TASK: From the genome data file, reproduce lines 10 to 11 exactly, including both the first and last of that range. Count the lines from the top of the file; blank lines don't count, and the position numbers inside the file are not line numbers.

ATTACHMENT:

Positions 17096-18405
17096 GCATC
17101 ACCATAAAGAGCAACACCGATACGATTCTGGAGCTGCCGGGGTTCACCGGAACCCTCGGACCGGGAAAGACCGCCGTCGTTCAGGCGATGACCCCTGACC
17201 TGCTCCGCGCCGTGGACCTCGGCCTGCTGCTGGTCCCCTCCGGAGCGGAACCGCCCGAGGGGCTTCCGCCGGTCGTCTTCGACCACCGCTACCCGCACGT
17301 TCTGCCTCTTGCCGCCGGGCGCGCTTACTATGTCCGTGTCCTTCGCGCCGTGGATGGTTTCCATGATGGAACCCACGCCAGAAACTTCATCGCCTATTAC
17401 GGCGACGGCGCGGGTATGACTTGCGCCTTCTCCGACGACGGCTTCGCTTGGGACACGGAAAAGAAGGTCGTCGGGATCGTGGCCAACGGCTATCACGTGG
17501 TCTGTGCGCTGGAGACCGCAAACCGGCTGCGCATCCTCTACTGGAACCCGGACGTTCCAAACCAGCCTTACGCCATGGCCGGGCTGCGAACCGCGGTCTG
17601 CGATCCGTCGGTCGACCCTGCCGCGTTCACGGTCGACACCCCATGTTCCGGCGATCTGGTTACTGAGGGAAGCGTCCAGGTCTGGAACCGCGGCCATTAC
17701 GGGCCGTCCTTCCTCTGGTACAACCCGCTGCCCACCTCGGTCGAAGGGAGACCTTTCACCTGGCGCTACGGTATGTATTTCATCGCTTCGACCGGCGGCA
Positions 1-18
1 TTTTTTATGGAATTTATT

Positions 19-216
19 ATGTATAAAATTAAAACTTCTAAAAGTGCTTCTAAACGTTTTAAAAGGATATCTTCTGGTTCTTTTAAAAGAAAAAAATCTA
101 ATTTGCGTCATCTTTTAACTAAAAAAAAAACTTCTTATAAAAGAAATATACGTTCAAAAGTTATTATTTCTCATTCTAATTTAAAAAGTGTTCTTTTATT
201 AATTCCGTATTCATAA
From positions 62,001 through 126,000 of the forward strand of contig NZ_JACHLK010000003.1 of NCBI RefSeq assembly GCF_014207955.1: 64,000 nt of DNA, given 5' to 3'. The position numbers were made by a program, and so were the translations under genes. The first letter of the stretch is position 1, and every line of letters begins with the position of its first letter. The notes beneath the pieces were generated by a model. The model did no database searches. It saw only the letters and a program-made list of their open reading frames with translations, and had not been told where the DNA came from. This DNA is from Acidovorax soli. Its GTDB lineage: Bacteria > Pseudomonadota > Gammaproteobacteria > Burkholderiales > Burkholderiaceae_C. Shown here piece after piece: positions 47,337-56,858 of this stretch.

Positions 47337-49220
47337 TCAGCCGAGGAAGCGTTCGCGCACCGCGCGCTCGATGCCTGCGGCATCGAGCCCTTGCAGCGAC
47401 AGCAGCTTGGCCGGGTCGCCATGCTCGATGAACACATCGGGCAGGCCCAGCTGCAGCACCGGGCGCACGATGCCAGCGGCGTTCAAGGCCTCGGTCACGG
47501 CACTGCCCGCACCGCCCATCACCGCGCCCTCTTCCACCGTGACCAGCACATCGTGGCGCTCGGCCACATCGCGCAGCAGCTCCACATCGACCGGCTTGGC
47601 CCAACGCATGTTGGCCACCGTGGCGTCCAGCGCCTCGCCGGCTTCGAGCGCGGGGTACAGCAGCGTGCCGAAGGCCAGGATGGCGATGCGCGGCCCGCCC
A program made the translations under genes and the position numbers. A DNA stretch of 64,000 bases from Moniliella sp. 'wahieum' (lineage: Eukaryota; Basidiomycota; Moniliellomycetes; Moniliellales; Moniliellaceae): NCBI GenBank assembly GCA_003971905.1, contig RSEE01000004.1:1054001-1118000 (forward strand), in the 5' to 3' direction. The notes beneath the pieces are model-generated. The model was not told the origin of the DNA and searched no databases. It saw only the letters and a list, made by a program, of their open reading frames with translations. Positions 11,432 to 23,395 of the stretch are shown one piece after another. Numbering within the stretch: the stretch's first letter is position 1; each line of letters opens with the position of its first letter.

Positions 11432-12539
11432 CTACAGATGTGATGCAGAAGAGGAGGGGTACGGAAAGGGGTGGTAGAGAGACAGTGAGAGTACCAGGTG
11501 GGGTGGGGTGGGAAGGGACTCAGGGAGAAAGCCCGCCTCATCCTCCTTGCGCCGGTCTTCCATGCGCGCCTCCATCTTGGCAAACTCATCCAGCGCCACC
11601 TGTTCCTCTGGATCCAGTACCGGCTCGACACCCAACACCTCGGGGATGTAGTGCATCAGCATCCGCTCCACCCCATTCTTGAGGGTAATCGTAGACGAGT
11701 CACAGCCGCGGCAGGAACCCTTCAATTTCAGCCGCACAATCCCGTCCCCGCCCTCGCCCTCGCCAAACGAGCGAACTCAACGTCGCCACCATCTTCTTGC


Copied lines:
Positions 1-18
1 TTTTTTATGGAATTTATT